Doped semiconductor nanocrystals
A particle, includes a semiconductor nanocrystal. The nanocrystal is doped.
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This is a continuation application of U.S. application Ser. No. 09/694,090, filed on Oct. 19, 2000, now U.S. Pat. No. 6,939,604 (incorporated by reference in its entirety).FEDERALLY SPONSORED RESEARCH OR DEVELOPMENT
The subject matter of this application was in part funded by the National Science Foundation (Grant No. DMR-9731642). The government may have certain rights in this invention.BACKGROUND
The present invention relates to semiconductor nanocrystals.
Semiconductor nanocrystals are very small crystallites of semiconductor material, also known as quantum dots, which have the opto-electronic properties of semiconductors. They are typically prepared as colloids, and as such, display physico-chemical properties of molecules.
A striking feature of semiconductor nanocrystals is that their color may be controlled by their size. This is a direct consequence of quantum confinement on the electronic states, giving these nanocrystals great potential in systems, such as light emitting diodes, photovoltaic cells and future nanoelectronic devices. For these and other applications, it would be desirable to control the electron occupation of the nanocrystals, in the same manner as n- and p-type doping is used to control the electron occupation in bulk semiconductors.
Attempts to dope semiconductor nanocrystals by introducing impurity atoms, as is typically done with bulk semiconductors, have been unsuccessful. Impurities tend to be expelled from the small crystalline cores. Furthermore, thermal ionization of the impurities to provide free carriers in the nanocrystals is hindered by the strong confinement that results from the small size of the nanocrystals. Finally, some attempts at doping have resulted in charge being trapped in surface states, not in the quantum-confined states of the nanocrystals.BRIEF SUMMARY
In a first aspect, the present invention is a particle, including a semiconductor nanocrystal. The nanocrystal is doped.
In a second aspect, the present invention is a method of making a particle, including adding at least one carrier to a semiconductor nanocrystal, to form a doped semiconductor nanocrystal.
In a third aspect, the present invention is a film including doped semiconductor nanocrystals.
In a fourth aspect, the present invention is a colloid including doped semiconductor nanocrystals.
In a fifth aspect, the present invention is a display including doped semiconductor nanocrystals.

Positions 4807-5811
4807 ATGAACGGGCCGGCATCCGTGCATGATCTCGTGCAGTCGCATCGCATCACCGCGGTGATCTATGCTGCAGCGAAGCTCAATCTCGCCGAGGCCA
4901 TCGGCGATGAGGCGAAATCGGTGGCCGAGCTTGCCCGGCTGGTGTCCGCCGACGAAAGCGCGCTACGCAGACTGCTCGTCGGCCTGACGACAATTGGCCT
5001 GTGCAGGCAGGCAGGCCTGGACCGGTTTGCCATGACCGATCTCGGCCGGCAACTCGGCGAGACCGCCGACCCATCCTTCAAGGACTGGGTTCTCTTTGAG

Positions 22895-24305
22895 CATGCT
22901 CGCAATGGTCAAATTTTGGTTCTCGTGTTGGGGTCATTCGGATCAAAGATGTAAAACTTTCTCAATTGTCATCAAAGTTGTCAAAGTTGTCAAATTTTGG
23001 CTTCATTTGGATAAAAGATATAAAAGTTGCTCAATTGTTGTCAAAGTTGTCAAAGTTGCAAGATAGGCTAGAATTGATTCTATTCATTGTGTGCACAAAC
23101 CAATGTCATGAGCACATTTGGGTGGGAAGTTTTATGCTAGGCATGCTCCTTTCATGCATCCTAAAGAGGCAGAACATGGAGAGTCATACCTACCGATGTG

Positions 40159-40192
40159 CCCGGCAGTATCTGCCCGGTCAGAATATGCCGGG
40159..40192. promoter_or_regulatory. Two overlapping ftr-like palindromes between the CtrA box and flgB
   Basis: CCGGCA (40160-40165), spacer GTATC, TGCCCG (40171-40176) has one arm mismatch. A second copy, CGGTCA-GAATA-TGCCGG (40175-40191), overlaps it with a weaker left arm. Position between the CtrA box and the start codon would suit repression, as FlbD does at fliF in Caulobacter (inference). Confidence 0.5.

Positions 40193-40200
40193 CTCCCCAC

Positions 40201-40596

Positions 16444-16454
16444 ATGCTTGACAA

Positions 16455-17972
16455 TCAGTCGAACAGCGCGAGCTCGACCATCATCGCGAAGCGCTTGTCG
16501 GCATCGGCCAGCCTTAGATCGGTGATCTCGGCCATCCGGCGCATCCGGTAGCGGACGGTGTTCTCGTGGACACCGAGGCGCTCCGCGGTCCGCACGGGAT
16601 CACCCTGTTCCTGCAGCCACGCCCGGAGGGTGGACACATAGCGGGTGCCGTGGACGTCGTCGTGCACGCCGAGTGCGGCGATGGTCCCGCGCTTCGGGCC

In a sixth aspect, the present invention is an opto-electronic device including doped semiconductor nanocrystals.
In a seventh aspect, the present invention is an n-p junction including doped semiconductor nanocrystals.
The term “doped” means that the nanocrystal contains at least one added carrier, either one or more electrons or one or more holes, in quantum-confined states.
The term “dopant” means the added carrier or carriers in a doped 20 semiconductor nanocrystal.
The term “n-doped” means that the added carrier or carriers are electrons.
The term “p-doped” means that the added carrier or carriers are holes.
The term “semiconductor” means a material that is semiconducting, as opposed to metallic. Examples of semiconductors include carbon (in the diamond structure), silicon, germanium, and mixtures thereof; titanium dioxide, aluminum oxide; 2–6 semiconductors, which are compounds of at least one divalent metal (zinc, cadmium, mercury and lead) and at least one divalent non-metal (oxygen, sulfur, selenium, and telurium) such as zinc oxide, cadmium selenide, cadmium sulfide, mercury selenide, and mixtures thereof; and 3–5 semiconductors, which are compounds of at least one trivalent metal (aluminum, gallium, indium, and thalium) with at least one trivalent non-metal (nitrogen, phosphorous, arsenic, and antimony) such as gallium arsenide, indium phosphide, and mixtures thereof.
The term “nanocrystal” means a particle having an average diameter, as determined by transmission electron microscopy, of 1 to 100 nm, preferably 2 to 50 nm, more preferably 2 to 30 nm.
Various other objects, features and attendant advantages of the present invention will be more fully appreciated as the same becomes better understood from the following detailed description when considered in connection with the accompanying drawings in which like reference characters designate like or corresponding parts throughout the several views and wherein:
The present invention includes doped semiconductor nanocrystals. These nanocrystals contain carriers in quantum-confined states, rather than carriers trapped in surface states. They may be formed by a variety of methods, including reduction or oxidation by chemical agents, or electrochemically. Once formed, they display unexpected properties, such as quenched fluorescence with the inclusion of as few as one or two carriers.
Semiconductor nanocrystals have been know for many years, and the preparation of these material is described in C. B. Murray, C. R. Kagan, and M. G. Bawendi, Annu. Rev. Mater. Sci. 30, 545 (2000); C. B. Murray, D. J. Norris, and M. G. Bawendi, J. Am. Chem. Soc. 115, 8706 (1993); and J. E. Bowen Katari, V. L. Colvin, and A. P. Alivisatos, J. Phys. Chem. 98, 4109 (1994). Preferably, they are prepared as colloids. In the form of colloids, they are easily manipulated. The colloids may be mixed with a solvent including non-polar and polar organic solvents, such as alkanes (for example, hexane and pentane), ethers (diethyl ether and tetrahydrofuran), benzene, toluene, styrene, dichloromethane, styrene, xylene, dimethyl formamide (DMF), carbonates (propylene carbonate), dimethyl sulfoxide (DMSO), and mixtures thereof.
Semiconductor nanocrystals may be formed as mixtures with a core-shell structure. In this form a first composition will form the core (for example, CdSe), and this core will be surrounded by a shell of a second composition (for example ZnS). The preparation of these material is described in M. A. Hines and P. Guyot-Sionnest, J. Phys. Chem. 100, 468 (1996). Examples include core/shell pairs CdSe/ZnS, CdSe/CdS, InAs/CdSe, InAs/InP, ZnS/CdSe, CdS/CdSe, CdSe/InAs and InP/As.